Although I am sure that President Trump in the months ahead will claim credit for the demise of ISIS, it was military operations planned and placed into execution during the Obama era that started its destruction. And while ISIS may be described as terminally ill in Iraq and Syria, please let us not celebrate too soon.
Visualize this: the antlers of deer have the amazing ability to grow back, and this is one of the most extreme examples of regeneration. With ISIS, although they may be in the process of defeat on the ground, they will and have already regrown their “antlers” (far beyond Iraq and Syria), and evidence of that has been its attacks in Europe. Think of an octopus whose bulbous body has been killed but whose severed tentacles live on as separate deadly arms. Think last night in Manchester, England
John Esposito, a professor of religion and international affairs, correctly noted that the caliph, as the successor to the prophet, is the head of the early transnational Islamic empire. The word “transnational” has important significance– it reflects that the Caliphate and Caliph transcend national boundaries and are supreme throughout the world—they govern by erasing national boundaries. Do not doubt for a moment that ISIS does not have exit plans in either Iraq or Syria and will carry their movement through its franchises and believers in Europe and, at some moment in the not distant future, here in the United States. They have already demonstrated that ability and their terror. Manchester, England. To conclude otherwise is sheer folly.
As I was about to review my initial draft of this Commentary, two things occurred. First, I came across a must read article posted on- line in Politico magazine written by Bayan Bender ( Letter from Israel –5.22.17) and, second, as I finished rereading Mr. Bender’s conclusions, my screen flashed the initial reports of the Manchester bombing . I felt as if I was reliving the horrors of the Paris attacks in 2015. I became more convinced of my initial thoughts and expanded my conclusions.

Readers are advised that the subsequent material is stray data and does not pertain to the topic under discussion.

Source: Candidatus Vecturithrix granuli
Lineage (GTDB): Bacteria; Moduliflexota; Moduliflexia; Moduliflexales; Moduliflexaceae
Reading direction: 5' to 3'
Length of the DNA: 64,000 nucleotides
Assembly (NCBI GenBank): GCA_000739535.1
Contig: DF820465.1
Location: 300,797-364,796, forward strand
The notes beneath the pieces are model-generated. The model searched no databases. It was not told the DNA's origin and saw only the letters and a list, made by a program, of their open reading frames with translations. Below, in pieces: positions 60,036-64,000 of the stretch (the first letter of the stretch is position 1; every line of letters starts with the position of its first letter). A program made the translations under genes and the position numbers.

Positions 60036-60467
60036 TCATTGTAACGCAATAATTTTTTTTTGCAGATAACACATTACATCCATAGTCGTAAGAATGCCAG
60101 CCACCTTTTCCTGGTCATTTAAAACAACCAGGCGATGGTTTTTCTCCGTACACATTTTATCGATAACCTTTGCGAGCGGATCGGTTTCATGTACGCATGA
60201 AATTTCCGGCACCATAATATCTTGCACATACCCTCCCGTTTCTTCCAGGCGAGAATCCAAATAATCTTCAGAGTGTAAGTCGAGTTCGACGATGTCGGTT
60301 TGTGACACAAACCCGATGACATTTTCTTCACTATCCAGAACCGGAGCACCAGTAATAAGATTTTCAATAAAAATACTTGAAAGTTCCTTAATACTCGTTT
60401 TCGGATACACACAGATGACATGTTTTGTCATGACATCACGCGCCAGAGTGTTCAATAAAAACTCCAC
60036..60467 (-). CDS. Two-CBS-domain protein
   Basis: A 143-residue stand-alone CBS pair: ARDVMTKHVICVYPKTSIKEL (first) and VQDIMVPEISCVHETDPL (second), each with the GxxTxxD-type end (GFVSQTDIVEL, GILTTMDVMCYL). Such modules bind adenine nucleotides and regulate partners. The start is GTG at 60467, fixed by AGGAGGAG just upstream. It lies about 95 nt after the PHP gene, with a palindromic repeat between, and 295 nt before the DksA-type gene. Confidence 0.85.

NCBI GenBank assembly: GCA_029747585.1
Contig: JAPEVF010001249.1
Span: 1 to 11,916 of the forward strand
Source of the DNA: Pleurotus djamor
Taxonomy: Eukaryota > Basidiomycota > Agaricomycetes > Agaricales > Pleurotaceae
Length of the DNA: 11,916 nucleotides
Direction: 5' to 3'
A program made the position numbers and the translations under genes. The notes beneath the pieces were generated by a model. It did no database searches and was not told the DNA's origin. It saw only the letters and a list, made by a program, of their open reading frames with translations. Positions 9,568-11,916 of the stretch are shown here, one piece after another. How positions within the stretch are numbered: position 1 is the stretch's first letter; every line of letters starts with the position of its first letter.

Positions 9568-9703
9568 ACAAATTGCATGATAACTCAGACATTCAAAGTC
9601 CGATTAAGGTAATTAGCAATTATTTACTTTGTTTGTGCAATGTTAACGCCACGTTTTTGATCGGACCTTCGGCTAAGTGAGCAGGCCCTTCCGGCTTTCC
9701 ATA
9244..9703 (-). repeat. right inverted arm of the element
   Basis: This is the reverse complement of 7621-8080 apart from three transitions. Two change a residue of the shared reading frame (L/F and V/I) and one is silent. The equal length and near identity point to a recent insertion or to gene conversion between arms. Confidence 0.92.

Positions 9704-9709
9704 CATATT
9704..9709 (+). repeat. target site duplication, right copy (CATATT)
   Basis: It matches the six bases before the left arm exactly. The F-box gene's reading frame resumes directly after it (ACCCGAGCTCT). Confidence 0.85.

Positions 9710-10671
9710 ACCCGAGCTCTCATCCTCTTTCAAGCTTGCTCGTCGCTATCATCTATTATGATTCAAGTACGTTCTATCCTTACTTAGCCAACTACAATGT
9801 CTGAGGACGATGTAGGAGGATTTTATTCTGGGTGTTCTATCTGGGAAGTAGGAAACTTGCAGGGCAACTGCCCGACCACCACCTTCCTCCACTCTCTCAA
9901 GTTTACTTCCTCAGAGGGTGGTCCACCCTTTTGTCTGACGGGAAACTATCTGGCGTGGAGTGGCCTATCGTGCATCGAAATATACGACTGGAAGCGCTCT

The “transnational” component of ISIS and the Caliphate in particular is not understood by most: the extent of its mission. Its mission reaches far beyond the Mideast. Each attack outside the Mid East is not a mere thrust to test either its own capabilities far from home or our resolve or our ability to resist its movement. Second, understanding the transnational aspect of ISIS and its caliphate is fundamental to our combating its force and presence. ISIS, notwithstanding its loss on the battlefield, is in the process of weaving is presence into the very frabric of our daily life and is doing so with the force of each explosion. Do you go or allow your child to go to that concert? Do you spend an afternoon in Trafalgar Square? Do you walk the Boulevard St. Germaine in Paris? And at the very same moment how do we plan our next moves? Fear, it is claimed, allows ISIS to win. But bombings and death are real.